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State of Water Utilities in Nigeria saddens Water Activists

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Workers in the nation’s water sector as well as civil society activists have bemoaned the poor state of public water utilities in Nigeria, even as they called on governments at all levels to ensure increased prioritisation and funding of the sector.

At the close of a three-day retreat held last week in Calabar, Cross River State, participants advocated that public water utilities should be made efficient through the recruitment of competent staff, and ensuring that they are independent and autonomous of the civil service structure.

Organised by the Amalgamated Union of Public Corporations, Civil Service, Technical and Recreational Services Employees (AUPCTRE) with the support of the sub-regional office of Public Services International (PSI), the forum brought together the leadership of the AUPCTRE from several states, community groups and representatives of non-governmental organisation (NGOs).

It had “Water Sector Reform: Need for collaborative action between Labour and the Civil society” as its theme.

Welcoming participants, Mr. Sylvester Ejiofor, General Secretary of the AUCPTRE, said the retreat provided a platform for critical discourse by labour and civil society on ongoing structural changes in the nation’s water sector.

He lamented the failure of public water utilities to provide safe and adequate water services to citizens, saying this had given rise to the indiscriminate sinking of boreholes by individual households.

“Nigeria has the largest number of boreholes and largest brands of sachet and bottled water in the world, chiefly because of the failure of public water supply systems. Yet these alternatives are not sustainable options of water supply. For instance, the average life span of boreholes is between eight and10 years,” said Ejiofor.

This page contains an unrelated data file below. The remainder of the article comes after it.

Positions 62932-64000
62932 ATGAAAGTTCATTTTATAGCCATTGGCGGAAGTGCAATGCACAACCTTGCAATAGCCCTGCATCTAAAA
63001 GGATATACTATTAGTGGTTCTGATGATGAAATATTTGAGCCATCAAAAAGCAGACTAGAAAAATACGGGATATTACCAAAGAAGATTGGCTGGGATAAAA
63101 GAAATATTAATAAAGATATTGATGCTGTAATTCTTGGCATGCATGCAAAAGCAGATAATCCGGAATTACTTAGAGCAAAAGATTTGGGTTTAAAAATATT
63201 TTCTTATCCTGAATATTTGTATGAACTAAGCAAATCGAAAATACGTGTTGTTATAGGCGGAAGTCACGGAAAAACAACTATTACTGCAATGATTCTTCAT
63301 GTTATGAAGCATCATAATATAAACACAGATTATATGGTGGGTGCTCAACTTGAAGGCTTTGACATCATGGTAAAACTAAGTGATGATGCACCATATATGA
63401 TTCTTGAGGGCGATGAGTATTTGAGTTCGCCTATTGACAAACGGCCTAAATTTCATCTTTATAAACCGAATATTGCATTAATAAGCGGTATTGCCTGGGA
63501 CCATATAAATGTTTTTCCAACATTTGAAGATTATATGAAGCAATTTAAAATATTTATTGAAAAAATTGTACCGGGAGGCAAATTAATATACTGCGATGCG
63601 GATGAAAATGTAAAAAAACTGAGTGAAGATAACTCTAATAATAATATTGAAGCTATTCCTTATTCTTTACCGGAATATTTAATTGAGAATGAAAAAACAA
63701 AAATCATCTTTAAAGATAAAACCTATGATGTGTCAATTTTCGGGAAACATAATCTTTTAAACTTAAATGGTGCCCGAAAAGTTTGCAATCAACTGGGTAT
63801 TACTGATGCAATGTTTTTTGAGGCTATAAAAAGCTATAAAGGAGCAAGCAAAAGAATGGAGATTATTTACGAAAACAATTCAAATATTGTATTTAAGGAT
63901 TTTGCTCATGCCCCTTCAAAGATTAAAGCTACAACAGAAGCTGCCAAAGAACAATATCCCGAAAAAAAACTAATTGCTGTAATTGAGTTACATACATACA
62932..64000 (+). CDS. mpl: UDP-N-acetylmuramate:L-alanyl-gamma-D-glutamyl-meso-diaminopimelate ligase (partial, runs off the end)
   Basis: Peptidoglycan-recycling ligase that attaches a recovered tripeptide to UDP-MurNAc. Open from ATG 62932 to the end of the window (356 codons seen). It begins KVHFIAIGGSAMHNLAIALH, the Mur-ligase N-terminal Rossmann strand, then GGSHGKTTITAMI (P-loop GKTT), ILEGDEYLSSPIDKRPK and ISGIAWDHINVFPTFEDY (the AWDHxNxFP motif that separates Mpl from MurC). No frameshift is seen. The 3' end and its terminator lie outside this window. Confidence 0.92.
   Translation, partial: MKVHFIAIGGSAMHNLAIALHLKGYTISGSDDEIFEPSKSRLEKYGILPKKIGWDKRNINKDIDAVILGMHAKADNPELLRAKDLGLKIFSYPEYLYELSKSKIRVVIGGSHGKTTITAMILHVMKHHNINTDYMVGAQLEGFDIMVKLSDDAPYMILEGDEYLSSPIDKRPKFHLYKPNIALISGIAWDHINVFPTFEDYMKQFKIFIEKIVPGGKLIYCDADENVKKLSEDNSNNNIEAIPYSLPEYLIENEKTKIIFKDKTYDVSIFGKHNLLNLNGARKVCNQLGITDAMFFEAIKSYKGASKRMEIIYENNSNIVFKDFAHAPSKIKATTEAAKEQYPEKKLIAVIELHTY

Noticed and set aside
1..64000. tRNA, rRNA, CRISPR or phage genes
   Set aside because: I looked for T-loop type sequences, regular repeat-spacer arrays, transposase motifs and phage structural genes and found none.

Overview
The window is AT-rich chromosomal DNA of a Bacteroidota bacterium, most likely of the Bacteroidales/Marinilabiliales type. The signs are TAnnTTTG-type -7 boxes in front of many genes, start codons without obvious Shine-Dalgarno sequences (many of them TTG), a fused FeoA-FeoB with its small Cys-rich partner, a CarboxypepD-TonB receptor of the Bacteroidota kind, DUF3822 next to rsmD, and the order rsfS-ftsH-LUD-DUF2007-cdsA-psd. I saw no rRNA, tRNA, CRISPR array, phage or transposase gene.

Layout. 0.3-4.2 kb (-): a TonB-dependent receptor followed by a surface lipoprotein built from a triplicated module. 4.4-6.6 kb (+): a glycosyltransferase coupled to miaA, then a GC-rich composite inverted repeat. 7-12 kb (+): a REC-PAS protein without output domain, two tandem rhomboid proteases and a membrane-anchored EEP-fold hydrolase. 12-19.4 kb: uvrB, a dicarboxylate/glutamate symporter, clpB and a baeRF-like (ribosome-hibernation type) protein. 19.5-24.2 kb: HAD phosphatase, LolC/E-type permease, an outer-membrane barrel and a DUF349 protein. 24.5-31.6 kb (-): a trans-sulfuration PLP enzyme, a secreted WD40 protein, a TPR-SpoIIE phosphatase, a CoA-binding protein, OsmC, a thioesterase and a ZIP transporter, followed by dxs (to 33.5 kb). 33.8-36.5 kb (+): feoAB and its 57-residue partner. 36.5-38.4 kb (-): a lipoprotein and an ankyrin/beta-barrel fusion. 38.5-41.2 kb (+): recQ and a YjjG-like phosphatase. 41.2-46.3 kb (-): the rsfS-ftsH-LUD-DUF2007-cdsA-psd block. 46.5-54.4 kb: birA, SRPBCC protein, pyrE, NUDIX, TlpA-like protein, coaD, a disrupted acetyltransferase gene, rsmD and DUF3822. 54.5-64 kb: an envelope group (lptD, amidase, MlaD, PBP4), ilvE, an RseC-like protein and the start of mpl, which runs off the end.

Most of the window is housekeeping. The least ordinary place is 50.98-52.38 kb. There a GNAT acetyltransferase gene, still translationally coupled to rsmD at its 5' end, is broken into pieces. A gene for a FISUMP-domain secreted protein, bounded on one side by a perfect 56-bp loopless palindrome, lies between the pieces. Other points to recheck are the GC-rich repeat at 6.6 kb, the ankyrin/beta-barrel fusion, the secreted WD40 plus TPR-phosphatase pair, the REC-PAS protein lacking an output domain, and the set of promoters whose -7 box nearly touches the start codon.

He added, “We must raise public consciousness on the state of water sector in Nigeria, and get the water utilities running again under an efficient public management.“

Also welcoming participants, Mr. Babatope Babalobi, the Director of the Bread of Life Development Foundation, a Lagos-based NGO, said the poor performances of public water utilities is as result of non-prioritisation of the water sector by national and state governments; declining public investment over the years; and deliberate mismanagement of some public water utilities, which he described as an odious strategy of making them attractive for privatisation.

Saying that national and state governments must assume primary responsibility for delivery water services to the people to achieve the Water and Sanitation MDG in Nigeria, Babalobi advocated for “strategic partnerships and stronger ties between labour and civil society to oppose water privatisation in Nigeria.”‘

He therefore called on members of the AUCPTRE to use its national spread and numerical strength to drive forward the campaign against water privatisation in Nigeria.

Participants in the retreat in plenary and group sessions discussed on the state of water sector reform in Nigeria; follow actions on the communiquÈ issued at a meeting between Labour and Civil Society on Water Sector reform in Ota, Ogun State, last year; the outcome of the African Water Network meeting in Johannesburg last November, World Water Day 2008, and the draft National Water Resources Bill.